Most all of my current research is devoted to Itawamba County, Mississippi, therefore most of my books relate to this specific area. I feel one very important resource for local researchers is historical accounts from sources contemporary to the times. With that in mind, two of my most used books are:
Conwill, David, ed. The Diary of Henry Jackson Lentz (1819-1869) of Limestone County, Alabama & Itawamba County, Mississippi Covering the Years 1847-1869. Tupelo, Mississippi: The Northeast Mississippi Historical and Genealogical Society, 1983.Another good source of information relating to a specific geographic area is compiled local histories and genealogies. I have three such books relating to Itawamba County. They are:
Gwin, Minrose, ed. Olden Times Revisited: W.L. Clayton’s Pen Pictures. Jackson, Mississipi: University Press of Mississippi,1982.
Franks, Bob and Turner, Roy, eds. An Itawamba Sampler: A Researcher's Guide to Itawamba County, Mississippi. Mantachie, Mississippi: Itawamba Historical Society, 1990.Perhaps my most used book is a book of cemetery monument transcriptions. This book has simply been invaluable over the years. The book is:
Young, Rubye Del Harden and Miles, William T., eds. Itawamba County, Mississippi Families (1836-1986. Fulton, Mississippi.: Itawamba County Times, 1986.
Reed, Forrest F. Itawamba: A History; Story of a County in Northeast Mississippi. Nashville, Tennessee: Reed and Co., 1966.
Burton-Cruber, Betty Ann. Cemetery Markings, Itawamba County, Mississippi. Amory, Mississippi: Amory Advertiser, 1978.One type of record group that is often overlooked in family research is maps. Detailed maps can provide the researcher with an abundance of information. I have two such books relating to this category:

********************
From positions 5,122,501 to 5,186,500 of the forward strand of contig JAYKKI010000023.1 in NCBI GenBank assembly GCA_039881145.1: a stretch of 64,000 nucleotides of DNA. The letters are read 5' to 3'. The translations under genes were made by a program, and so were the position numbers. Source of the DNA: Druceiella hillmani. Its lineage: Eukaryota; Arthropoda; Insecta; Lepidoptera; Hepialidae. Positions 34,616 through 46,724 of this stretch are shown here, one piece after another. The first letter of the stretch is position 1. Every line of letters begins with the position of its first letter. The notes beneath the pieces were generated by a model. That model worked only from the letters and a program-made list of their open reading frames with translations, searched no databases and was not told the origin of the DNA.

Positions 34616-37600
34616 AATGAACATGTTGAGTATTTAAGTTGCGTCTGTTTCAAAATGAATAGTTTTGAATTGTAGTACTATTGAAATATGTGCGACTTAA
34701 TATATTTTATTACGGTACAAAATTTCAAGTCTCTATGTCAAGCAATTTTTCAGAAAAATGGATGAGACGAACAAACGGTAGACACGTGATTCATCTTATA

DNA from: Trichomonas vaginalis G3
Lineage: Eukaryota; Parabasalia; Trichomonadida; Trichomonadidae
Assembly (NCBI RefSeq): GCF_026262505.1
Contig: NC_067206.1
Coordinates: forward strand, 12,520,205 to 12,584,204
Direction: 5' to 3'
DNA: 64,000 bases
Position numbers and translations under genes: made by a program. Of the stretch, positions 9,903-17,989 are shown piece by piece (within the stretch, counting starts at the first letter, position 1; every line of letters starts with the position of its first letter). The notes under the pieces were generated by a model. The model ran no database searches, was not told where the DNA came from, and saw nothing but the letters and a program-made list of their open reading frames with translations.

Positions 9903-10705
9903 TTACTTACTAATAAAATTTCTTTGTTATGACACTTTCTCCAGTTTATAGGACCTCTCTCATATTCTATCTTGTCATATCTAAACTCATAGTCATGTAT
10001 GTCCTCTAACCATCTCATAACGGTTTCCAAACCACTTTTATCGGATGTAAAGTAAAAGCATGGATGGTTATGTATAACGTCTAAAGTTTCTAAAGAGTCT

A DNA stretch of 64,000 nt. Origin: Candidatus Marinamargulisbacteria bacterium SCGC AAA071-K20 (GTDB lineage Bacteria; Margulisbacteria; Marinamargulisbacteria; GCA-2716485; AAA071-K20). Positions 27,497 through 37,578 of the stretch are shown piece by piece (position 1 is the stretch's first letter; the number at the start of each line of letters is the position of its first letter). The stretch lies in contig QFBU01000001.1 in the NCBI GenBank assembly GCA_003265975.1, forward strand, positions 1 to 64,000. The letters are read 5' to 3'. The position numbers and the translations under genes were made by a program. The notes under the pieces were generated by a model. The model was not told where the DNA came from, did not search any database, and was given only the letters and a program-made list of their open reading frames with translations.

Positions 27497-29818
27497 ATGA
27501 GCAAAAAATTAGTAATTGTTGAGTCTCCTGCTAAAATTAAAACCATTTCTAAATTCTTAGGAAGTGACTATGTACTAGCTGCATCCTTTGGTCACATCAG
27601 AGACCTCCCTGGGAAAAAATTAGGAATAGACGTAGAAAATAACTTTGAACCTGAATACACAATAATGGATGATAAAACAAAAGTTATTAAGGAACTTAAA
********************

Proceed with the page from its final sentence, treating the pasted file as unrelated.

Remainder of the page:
Mississippi Department of Transportation, ed. Mississippi Road Atlas. Jackson, Mississippi: University Press of Mississippi, 1997.Of course one of the foundations of genealogical research is the decennial census. I have local access to most all the county census records at the county library’s website and also have every available census (including slave schedules and agricultural and manufacturing censuses) for Itawamba County on compact discs in my personal library collection. However, of the three local printed census books in my collection, I probably use the one below more often than any:
Delorme. Mississippi Atlas & Gazetteer: Topo Maps of the Entire State. Marmouth, Maine: DeLorme, 1998
Turner, Roy, ed. 1850 Census, Itawamba County, Mississippi. Tupelo, Mississippi: Genealogical Press, 1976.Being editor of Itawamba Settlers magazine, and one who enjoys writing articles for other publications, one book that is simply indispensable in my library is a style book. If I need to know such items as uses of words, if it's “a historical” or “an historical,” the correct abbreviation of places, and what to capitalize and what not to capitalize, I refer to the spiral-bound:
Grover, Robert O., ed. U.S. News & World Report Stylebook for Writers and Editors. Washington, D.C.: U.S. News & World Report, 1994.During my research over the past thirty plus years, I have seen a big change in how research data is presented. The study of genealogy and history, like many other avenues of research has grown to include online references. I use such online resources as Google Books, the Bureau of Land Management’s patent database, the Dept. of Interior’s Civil War Soldiers and Sailors database, and many other such sites on a regular basis. But my genealogical and historical book collection in my personal library continues to be one of my prized possessions.